Amarin loses patent appeal and their brief grip on a cardiovascular, fish oil empire
Amarin’s briefly-held fish oil empire has slipped from its grasp, and now appears gone for good.
A US federal appeals court refused on Thursday to overturn a March ruling that stripped the Irish drugmaker of its patents on the fish oil-based heart drug Vascepa, opening the door for generic alternatives to hit the market. The ruling means that Amarin’s chance of turning an expanded approval from last December into blockbuster revenues has essentially vanished.
Investors responded accordingly, with the stock falling 7% from $5.04 to $4.67. The drop-off likely would have been steeper, but high odds of a patent loss had already been baked into the stock’s price, with Wall Street beginning to signal its skepticism in the winter and the stock dropping 70% when the first patent ruling came down on March 30. Vascepa is their only product.
The announcement yesterday of the judges that would serve on the appeal panel provided the final nail. Analysts considered the judges collectively unfavorable toward Amarin, and the stock sold off 30%.
In a statement, Amarin CEO John Thero said it will “vigorously pursue available remedies,” which could include one last form of appeal, but analysts have largely moved on. In a note, Stifel’s Derek Archila said the questions that Amarin now face center on Europe, where Vascepa remains under patent protection. He estimated $650 million in peak sales there, but noted that the drug still has to be approved and the company still has to secure reimbursement.
“So we don’t think 2021 sales of Vascepa in the EU are likely to be meaningful,” Archila said. “We think the fact AMRN was not able to partner the EU rights for Vascepa for a meaningful sum and chose to go-it-alone could mean partners viewed this opportunity to be a more modest one or challenging to execute on, thus, we are conservative with our peak sales estimates and sales ramp in the EU.”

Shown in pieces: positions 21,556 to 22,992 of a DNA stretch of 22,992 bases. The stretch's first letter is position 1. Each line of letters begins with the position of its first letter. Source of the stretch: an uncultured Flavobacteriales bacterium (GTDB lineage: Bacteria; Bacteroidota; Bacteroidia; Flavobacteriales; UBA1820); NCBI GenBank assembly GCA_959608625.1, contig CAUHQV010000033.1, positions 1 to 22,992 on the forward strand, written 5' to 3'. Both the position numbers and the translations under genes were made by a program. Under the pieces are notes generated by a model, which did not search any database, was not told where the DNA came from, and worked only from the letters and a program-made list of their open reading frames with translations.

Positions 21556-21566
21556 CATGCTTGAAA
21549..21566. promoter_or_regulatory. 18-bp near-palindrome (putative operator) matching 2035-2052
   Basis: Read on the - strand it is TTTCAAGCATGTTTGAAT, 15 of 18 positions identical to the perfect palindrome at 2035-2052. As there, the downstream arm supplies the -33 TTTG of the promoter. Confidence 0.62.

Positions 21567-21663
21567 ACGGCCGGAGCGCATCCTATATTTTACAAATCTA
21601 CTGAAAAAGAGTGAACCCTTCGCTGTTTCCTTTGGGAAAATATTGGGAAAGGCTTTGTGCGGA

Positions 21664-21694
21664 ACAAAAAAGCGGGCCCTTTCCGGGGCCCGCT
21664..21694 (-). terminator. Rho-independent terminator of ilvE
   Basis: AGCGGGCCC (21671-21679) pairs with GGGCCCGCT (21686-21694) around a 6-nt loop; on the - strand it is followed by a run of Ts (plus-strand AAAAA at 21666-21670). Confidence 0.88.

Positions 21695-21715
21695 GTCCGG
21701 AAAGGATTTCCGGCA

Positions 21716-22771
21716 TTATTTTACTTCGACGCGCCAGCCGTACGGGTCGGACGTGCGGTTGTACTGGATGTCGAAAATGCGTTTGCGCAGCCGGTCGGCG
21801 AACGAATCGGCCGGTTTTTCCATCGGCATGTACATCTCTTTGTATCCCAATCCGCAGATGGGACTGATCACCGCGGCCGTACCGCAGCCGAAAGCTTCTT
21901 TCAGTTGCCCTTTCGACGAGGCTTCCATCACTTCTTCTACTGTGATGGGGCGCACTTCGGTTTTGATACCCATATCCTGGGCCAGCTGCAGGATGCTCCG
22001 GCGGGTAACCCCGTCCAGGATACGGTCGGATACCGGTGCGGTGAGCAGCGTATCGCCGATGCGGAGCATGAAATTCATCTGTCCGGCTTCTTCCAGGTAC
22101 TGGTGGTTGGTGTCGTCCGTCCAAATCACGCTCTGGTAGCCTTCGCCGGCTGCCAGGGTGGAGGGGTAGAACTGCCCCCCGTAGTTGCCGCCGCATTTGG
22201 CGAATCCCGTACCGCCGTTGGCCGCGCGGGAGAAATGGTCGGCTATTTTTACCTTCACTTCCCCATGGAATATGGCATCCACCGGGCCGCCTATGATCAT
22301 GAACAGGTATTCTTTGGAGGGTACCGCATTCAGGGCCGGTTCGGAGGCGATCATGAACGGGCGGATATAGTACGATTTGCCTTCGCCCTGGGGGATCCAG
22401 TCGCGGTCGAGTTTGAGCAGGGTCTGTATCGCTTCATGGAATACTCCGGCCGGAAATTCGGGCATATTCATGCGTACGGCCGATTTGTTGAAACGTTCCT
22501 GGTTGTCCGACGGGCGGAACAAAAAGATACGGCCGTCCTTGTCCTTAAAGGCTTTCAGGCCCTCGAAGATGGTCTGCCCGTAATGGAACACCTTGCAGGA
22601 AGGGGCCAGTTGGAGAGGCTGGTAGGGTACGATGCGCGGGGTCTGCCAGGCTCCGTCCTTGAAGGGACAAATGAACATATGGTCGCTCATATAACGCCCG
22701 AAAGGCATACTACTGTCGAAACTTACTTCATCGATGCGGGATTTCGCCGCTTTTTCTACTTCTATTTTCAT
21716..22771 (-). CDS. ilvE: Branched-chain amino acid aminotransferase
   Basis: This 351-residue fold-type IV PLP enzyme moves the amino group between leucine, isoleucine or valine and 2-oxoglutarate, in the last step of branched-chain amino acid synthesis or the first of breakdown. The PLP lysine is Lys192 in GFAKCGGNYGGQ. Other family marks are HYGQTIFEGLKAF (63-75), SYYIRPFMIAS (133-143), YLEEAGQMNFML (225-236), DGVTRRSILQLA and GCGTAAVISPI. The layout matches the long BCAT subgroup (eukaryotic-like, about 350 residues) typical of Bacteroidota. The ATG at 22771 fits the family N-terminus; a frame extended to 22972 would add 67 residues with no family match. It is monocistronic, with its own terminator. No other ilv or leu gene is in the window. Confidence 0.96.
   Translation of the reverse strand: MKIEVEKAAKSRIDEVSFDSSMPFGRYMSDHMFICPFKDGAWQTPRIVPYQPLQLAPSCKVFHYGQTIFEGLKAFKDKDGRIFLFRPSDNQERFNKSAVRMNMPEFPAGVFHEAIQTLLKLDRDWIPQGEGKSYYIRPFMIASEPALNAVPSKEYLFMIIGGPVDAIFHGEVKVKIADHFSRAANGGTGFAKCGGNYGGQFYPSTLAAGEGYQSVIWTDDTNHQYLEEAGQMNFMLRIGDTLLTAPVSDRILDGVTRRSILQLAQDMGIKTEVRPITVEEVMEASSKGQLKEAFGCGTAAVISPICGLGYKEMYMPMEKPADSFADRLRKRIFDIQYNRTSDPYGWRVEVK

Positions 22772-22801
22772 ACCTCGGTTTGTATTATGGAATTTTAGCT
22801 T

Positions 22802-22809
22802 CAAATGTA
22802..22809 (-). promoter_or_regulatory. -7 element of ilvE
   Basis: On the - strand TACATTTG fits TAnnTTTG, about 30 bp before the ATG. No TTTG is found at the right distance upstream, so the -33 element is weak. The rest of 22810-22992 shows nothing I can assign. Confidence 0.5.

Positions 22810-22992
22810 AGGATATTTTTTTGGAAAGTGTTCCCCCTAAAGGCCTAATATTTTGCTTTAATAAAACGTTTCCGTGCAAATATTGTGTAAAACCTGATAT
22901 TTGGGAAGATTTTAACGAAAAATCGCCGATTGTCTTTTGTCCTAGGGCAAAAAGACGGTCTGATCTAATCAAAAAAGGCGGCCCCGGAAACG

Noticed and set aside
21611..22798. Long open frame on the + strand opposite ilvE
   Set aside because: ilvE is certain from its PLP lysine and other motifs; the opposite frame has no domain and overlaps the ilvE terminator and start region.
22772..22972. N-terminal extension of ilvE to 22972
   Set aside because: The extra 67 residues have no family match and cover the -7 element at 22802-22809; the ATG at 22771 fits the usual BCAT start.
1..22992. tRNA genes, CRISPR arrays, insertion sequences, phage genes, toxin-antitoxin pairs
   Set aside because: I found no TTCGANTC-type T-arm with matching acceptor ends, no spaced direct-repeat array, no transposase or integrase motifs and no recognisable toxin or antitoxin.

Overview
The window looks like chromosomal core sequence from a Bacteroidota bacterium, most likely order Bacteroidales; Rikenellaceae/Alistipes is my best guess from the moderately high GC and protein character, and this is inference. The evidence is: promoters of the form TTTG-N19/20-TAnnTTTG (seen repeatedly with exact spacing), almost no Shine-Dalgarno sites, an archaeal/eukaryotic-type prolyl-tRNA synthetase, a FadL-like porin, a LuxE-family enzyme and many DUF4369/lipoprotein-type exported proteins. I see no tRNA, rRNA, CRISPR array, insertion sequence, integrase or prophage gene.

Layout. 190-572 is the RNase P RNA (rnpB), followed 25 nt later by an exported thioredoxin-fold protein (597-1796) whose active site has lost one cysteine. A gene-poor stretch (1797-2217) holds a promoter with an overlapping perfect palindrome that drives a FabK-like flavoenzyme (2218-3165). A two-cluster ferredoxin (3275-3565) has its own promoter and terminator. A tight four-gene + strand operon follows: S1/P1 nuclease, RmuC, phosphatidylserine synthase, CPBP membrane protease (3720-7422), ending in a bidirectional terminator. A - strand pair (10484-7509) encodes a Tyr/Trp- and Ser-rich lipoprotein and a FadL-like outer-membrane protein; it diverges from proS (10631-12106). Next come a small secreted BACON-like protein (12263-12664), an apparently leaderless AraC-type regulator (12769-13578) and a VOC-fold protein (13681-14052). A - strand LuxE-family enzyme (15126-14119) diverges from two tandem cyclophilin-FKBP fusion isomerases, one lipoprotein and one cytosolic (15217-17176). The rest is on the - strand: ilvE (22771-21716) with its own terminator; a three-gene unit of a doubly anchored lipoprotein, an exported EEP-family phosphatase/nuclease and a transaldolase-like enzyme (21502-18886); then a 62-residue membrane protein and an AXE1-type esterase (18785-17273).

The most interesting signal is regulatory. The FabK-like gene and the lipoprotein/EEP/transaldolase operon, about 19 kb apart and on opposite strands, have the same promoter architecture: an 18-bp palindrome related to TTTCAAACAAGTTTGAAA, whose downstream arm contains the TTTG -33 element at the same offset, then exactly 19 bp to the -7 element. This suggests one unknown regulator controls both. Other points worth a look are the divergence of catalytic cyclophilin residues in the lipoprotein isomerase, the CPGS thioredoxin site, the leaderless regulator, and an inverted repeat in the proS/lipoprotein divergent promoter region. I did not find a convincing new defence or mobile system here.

Still, there are questions about how much market Vascepa could still grab in the US. Archila noted that Vascepa is complex to make, potentially limiting how much generic competition emerges. And Amarin said in a statement that given how current competitors may likely have limited supply, they will for now maintain their sales and promotional infrastructure.
Archila cautioned, though, that cutting in the US sooner might be “prudent” to prepare for the costs of launching in the EU. While saying they will continue to fight in the states, Thero emphasized the opportunities elsewhere. “We are particularly excited about the anticipated commercialization opportunities for Vascepa in Europe as we prepare for expected approval and launch in early 2021,” he said, also noting markets in China and the Middle East.
The court ruling caps a rollicking two years for Amarin. In September 2018, the specialty pharma outlet first announced positive data from a Phase III trial showing its omega-3 fatty acid product had reduced the risk of a cardiovascular event — such as a heart attack — in a large group of at-risk patients. That sent the stock soaring 288% as analysts talked about a $2 billion market opportunity.
As more detailed data came back, the stock stayed high and buzz started forming around a possible buyout from a larger company. Amarin decided to go it alone, perhaps in part because questions around the company’s intellectual property hovered over its success. On December 12, the FDA handed a blockbuster expanded approval. The patent suit, which pitted Amarin against generic drugmaker Dr. Reddy’s and Hikma Pharmaceuticals, started a month later.
A judge decided against Amarin, ruling that claims in its patents that Dr. Reddy’s and Hikma infringed on were “obvious.” The appeal court did not hand down a formal opinion.